Did you start writing with a series in mind?
I had no idea what I was doing. It never crossed my mind to get published. I just wrote it to stop me killing people. Someone else had to point out to me that at the start of Absolution, there’s a girl lying in bed, having everything done for her, and it was written by someone lying in bed, having everything done for her. I went to my local writers’ group with my 250,000 words, and A.J. Close, who’s a proper writer and now a writer in residence in Perth, said: “Can I just read a wee bit of that?” She read it and said: “This is good. Send it to Jane Gregory. She likes evil bitches like you.” Jane got back to me, asking: “Would you mind flying to London, tomorrow?” – “Okay.”
I flew down to London, where everybody does lunch, darling. I came away having had a nice chat about dogs and marathons, so I phoned a journalist friend of mine and asked him: “What’s supposed to happen at these things?” He asked me: “Did you swear a lot and get drunk?” I said: “Well, I don’t drink and I didn’t swear too much.” So he said: “Right. Glaswegian writers have a bit of a reputation, and publishers like to know whether you’re going to turn up, whether you’re quite nice, and whether you aren’t a disgrace to yourself.” I passed that test, and the next day I was signed.
What made you decide to write a standalone novel?
I wasn’t going to write a standalone. My agent suggested it, saying I should look at these characters from a different perspective. I was quite happy to do it, and when I told her what the book would be about, she said: “You know, that’s a good crime novel, but it’s a much better psychological thriller. If you can write that in the first person, that will be a stunner of a novel.” So I gave it a try. I’ve always viewed it as knowing these actors very well and giving them the script to a play. When they get hold of it they say: “I wouldn’t say that or that or that… I would do this…”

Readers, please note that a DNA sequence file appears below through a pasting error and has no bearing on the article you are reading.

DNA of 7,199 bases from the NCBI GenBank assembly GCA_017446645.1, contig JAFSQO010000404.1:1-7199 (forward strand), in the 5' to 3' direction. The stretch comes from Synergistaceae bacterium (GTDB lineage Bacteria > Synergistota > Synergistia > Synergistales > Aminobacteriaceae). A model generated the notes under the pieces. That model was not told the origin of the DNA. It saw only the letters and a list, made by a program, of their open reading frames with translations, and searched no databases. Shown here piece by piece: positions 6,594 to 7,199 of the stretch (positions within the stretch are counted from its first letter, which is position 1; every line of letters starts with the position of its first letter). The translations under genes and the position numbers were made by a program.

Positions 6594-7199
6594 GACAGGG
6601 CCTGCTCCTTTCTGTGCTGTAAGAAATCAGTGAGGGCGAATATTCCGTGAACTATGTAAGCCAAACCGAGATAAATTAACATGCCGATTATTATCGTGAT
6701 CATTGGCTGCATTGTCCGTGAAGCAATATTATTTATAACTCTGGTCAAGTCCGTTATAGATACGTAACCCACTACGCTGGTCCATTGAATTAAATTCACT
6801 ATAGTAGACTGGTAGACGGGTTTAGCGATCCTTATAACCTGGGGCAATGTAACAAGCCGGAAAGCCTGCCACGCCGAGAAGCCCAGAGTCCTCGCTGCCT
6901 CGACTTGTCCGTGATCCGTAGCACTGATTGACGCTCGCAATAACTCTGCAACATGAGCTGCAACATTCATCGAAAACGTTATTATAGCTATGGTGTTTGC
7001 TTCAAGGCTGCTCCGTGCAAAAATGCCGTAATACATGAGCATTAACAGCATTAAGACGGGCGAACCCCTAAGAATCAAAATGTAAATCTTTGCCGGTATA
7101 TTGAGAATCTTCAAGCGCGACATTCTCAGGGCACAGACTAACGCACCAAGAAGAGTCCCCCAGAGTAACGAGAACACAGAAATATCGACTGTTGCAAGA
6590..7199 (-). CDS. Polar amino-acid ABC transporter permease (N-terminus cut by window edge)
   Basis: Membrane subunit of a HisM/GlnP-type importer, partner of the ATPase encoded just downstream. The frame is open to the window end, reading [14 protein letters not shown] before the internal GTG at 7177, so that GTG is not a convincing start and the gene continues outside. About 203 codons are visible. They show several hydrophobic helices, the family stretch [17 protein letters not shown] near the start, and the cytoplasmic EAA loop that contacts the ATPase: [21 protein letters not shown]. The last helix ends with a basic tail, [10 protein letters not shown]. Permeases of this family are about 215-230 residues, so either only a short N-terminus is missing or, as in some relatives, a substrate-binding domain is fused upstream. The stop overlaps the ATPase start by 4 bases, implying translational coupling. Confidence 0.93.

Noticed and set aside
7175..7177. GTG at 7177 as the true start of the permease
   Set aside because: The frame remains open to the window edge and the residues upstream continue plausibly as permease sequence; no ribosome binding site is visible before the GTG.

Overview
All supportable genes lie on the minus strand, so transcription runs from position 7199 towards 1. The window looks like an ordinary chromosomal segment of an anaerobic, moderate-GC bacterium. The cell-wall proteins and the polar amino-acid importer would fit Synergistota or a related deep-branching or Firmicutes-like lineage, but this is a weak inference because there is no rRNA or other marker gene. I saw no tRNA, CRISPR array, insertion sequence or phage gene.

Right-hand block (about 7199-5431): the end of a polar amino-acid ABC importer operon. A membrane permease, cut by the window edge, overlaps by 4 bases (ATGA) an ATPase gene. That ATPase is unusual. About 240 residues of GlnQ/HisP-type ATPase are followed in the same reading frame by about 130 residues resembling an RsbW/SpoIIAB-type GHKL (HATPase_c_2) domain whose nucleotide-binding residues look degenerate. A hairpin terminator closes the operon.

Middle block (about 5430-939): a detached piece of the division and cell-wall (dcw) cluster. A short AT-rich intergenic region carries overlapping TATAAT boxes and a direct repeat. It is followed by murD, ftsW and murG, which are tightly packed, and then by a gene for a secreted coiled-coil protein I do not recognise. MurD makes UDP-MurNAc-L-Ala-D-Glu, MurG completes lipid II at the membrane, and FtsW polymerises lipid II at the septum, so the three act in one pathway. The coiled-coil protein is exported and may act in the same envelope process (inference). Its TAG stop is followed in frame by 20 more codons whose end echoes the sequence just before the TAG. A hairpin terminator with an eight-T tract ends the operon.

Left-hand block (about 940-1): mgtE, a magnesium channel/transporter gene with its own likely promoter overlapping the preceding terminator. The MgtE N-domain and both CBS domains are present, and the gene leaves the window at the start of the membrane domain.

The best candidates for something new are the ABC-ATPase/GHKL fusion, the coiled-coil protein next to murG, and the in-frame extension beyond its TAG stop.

Back to your first question: Something that really annoys me is when an average Glaswegian woman picks up a shotgun and knows what to do with it. No. You pick up a shotgun by the opposite end and hit the person over the head with the big thick bit. That is what the average Scottish woman would do. I hate it when you get these super women who run about in high heels and solve crimes. Stop it.
What do you like about writing?
I just love creating this wee world where bad things happen and where I put them all right. I can make Costello eat lots and lots of chocolate and she doesn’t put on weight, and Anderson can have affairs. It’s lovely.
What do you like about your writing?
I have to confess I’ve sat through bits of it, thinking: “Oh, my god.” I went on stage recently and said: “I don’t write my novels with any moral compass. I write novels that amuse you when your flight is delayed, yet again.” There was a wee ripple of applause, as if to say: “Well, there’s someone who isn’t a pretentious git.” I like making my puzzles as complicated as possible, and I like solving them. I hope it’s got good characterisation and it’s all believable, but it’s a form of entertainment, and you have to be very careful about elevating it to anything above that, such as a moral compass by which people should live their lives. “What are you trying to say about society?” I think we’re all bright enough to make up our own minds about society without being told. Nothing’s worse than going to a concert at which the person on stage preaches at you for 20 minutes. Oh, shut up. Do what you’re here for. Give us “Roxanne”.